On appeal from the Superior Court of New Jersey, Chancery Division, Family Part, Bergen County, FV-02-502-07.
NOT FOR PUBLICATION WITHOUT THE APPROVAL OF THE APPELLATE DIVISION
Submitted August 21, 2007
Before Judges Lisa and Holston, Jr.
Defendant, Arthur Berkovitz, appeals from a final restraining order entered under the Prevention of Domestic Violence Act (Act), N.J.S.A. 2C:25-17 to -35, in favor of plaintiff, Divya Gupta. Defendant argues that the order was improperly entered because the evidence failed to support the judge's finding of an act of harassment or an intent to harass. We reject this argument and affirm.
The parties had a dating relationship for about one month leading up to August 12, 2006, the date on which the events began that formed the basis of the complaint. On August 12, 2006, the parties went to a club in New York. They argued. Plaintiff suggested she would not leave with him but would go home with friends who were at the club. Defendant grabbed her by the arm and insisted she stay with him. Ultimately, she did so, going back to his apartment in Brooklyn and spending the night. The next day, defendant drove plaintiff to her home in New Jersey, where she lives with her parents.
Plaintiff decided she wanted to discontinue the relationship with defendant. The parties had an uneventful telephone conversation during the day of August 14, 2006. That evening, however, defendant called plaintiff again. By that time, she had decided to tell defendant she wanted to end the relationship, and she told him she did not want anything to do with him and he should not call her anymore. Defendant continued calling multiple times that night. A friend was with plaintiff and repeatedly answered the phone telling defendant to stop calling and that plaintiff would not speak to him. Finally, plaintiff called defendant, telling him if he did not stop calling she would go to the police. He continued to call, and she and her friend went to the Linden police station. This was at 1:00 a.m. While there, defendant called plaintiff three times on her cell phone.
In the next day or two, plaintiff learned that defendant called her college professor and accused her of plagiarizing a paper. According to plaintiff, defendant helped her with the paper. According to defendant, he gave plaintiff a paper he had previously written and she turned it in to her professor as if it was her own. But the point is that, without dispute, defendant called her professor and made the accusation. This caused plaintiff much consternation. She feared she would be brought up on charges and possibly expelled from school. Further, that professor was going to give her a favorable recommendation for graduate school, which she now refused to do.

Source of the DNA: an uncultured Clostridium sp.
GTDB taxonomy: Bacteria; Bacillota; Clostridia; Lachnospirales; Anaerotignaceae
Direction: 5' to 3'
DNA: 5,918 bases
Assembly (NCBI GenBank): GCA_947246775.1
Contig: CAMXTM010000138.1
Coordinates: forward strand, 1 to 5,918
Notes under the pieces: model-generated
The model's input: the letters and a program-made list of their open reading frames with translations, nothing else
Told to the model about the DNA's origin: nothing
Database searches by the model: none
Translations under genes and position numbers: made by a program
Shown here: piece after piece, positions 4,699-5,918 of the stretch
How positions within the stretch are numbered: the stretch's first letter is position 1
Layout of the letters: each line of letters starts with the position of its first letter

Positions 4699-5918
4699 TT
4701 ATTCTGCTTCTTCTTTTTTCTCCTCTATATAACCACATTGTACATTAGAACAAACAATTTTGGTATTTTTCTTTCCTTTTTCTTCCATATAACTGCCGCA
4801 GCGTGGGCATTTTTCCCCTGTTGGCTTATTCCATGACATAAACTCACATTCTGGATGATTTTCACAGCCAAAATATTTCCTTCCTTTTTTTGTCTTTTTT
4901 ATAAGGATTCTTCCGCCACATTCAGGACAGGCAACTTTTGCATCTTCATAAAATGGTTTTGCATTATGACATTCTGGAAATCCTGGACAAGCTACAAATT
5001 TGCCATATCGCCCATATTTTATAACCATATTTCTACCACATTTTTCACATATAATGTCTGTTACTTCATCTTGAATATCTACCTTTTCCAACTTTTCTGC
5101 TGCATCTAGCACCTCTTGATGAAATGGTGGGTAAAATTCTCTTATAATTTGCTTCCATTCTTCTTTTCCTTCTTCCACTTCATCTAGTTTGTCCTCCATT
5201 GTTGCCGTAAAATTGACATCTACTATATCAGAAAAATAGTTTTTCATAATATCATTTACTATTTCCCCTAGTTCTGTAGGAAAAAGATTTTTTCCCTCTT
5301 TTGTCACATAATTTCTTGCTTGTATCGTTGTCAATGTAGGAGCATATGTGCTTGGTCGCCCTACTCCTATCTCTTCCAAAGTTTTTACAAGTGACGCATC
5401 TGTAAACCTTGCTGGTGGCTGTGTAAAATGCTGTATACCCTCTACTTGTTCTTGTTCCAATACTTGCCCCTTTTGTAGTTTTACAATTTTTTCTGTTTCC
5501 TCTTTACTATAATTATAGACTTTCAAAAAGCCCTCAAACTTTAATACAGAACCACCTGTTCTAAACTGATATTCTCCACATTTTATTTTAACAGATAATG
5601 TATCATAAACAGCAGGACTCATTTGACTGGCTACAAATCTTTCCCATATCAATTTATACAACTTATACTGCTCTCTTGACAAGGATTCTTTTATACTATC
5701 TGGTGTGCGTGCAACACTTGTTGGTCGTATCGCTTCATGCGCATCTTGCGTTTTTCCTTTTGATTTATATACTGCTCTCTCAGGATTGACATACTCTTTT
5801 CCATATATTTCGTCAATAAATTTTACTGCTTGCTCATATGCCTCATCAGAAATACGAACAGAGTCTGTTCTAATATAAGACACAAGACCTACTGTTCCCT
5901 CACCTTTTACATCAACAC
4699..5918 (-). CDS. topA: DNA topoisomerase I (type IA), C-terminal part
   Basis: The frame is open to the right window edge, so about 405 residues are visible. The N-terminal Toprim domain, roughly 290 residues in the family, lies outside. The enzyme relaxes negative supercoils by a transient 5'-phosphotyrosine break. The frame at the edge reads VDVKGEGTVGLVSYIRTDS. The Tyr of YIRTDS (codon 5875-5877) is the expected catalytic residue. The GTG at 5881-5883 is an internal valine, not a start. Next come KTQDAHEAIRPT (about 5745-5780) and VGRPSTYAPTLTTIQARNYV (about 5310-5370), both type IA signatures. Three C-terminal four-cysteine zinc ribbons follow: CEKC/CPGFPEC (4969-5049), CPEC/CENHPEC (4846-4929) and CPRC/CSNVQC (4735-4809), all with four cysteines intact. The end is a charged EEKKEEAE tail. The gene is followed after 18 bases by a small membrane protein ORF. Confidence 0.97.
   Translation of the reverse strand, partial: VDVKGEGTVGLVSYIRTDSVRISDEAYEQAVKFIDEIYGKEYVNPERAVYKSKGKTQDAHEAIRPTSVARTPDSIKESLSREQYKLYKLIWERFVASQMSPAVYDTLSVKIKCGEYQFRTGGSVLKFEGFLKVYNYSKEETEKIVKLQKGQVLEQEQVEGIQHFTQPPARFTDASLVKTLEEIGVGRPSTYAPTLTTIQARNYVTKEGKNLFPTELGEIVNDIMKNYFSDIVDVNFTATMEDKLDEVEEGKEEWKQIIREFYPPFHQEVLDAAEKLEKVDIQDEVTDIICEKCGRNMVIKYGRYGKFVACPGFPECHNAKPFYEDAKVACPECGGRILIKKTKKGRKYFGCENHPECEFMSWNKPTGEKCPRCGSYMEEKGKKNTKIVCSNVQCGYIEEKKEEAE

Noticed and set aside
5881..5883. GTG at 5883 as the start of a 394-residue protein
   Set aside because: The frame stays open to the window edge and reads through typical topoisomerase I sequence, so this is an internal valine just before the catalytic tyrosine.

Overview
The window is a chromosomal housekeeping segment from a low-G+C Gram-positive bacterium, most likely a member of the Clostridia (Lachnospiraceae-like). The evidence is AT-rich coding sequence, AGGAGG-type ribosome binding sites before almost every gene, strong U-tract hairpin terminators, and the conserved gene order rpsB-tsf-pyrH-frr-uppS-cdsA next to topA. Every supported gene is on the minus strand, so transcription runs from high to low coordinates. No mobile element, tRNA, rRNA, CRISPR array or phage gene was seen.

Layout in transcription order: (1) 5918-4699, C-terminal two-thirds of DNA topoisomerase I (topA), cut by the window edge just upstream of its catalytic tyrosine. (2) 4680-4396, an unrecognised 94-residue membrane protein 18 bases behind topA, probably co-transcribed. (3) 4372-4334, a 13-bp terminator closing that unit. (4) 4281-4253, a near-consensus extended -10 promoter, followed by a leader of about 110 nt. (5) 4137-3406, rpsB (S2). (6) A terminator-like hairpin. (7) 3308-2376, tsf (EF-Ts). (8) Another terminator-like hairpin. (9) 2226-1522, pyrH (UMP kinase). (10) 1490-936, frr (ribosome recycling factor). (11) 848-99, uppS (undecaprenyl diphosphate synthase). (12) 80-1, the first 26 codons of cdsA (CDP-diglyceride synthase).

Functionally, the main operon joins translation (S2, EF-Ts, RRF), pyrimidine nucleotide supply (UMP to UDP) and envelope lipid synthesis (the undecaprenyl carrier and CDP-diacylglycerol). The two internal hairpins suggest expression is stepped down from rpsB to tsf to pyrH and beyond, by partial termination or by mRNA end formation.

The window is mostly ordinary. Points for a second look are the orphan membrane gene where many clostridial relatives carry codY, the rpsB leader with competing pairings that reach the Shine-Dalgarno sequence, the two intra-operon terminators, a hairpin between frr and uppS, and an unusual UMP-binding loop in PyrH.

Plaintiff also learned that defendant called her parents and told them she was an alcoholic and drug abuser. This caused much upset in the family for both plaintiff and her parents.
Plaintiff called defendant and wanted to talk to him to straighten these matters out. They met on August 17, 2006 and talked for a couple of hours. During the conversation, when she asked defendant why he made the accusation to the professor, defendant said "he wanted to get back at me for using him."
Plaintiff received a call from a friend of defendant's telling her defendant was going to contact the professor and straighten that situation out. As a result, on August 18, 2006, plaintiff called defendant because she "wanted to make sure that he took care of it." During that conversation, defendant said he had been to plaintiff's home when she was not there and left a letter and money in the mailbox. Plaintiff produced the letter in court and said it contained $300. In the letter, defendant said he was giving her this money or lending it to her to pay her tutor. Plaintiff did not want the money and when she went to sign the domestic violence complaint, attempted to give it to the police, but they would not accept it.
Defendant testified. He said the reason for his repeated calls on August 14, 2006 was that his initial conversation with plaintiff was cut off abruptly, and when he called back an unidentified man answered the phone telling him not to call anymore and that plaintiff did not wish to speak to him. He said he continued calling because he was concerned about plaintiff's well-being. Defendant acknowledged that he later spoke to plaintiff at about 1:00 a.m. and she told him not to call again.
Defendant acknowledged telling plaintiff that he "told the professor that she had copied my papers and handed them in as her own." When asked what his purpose was in calling the professor, defendant said, "I used to be a teacher. I don't like things ...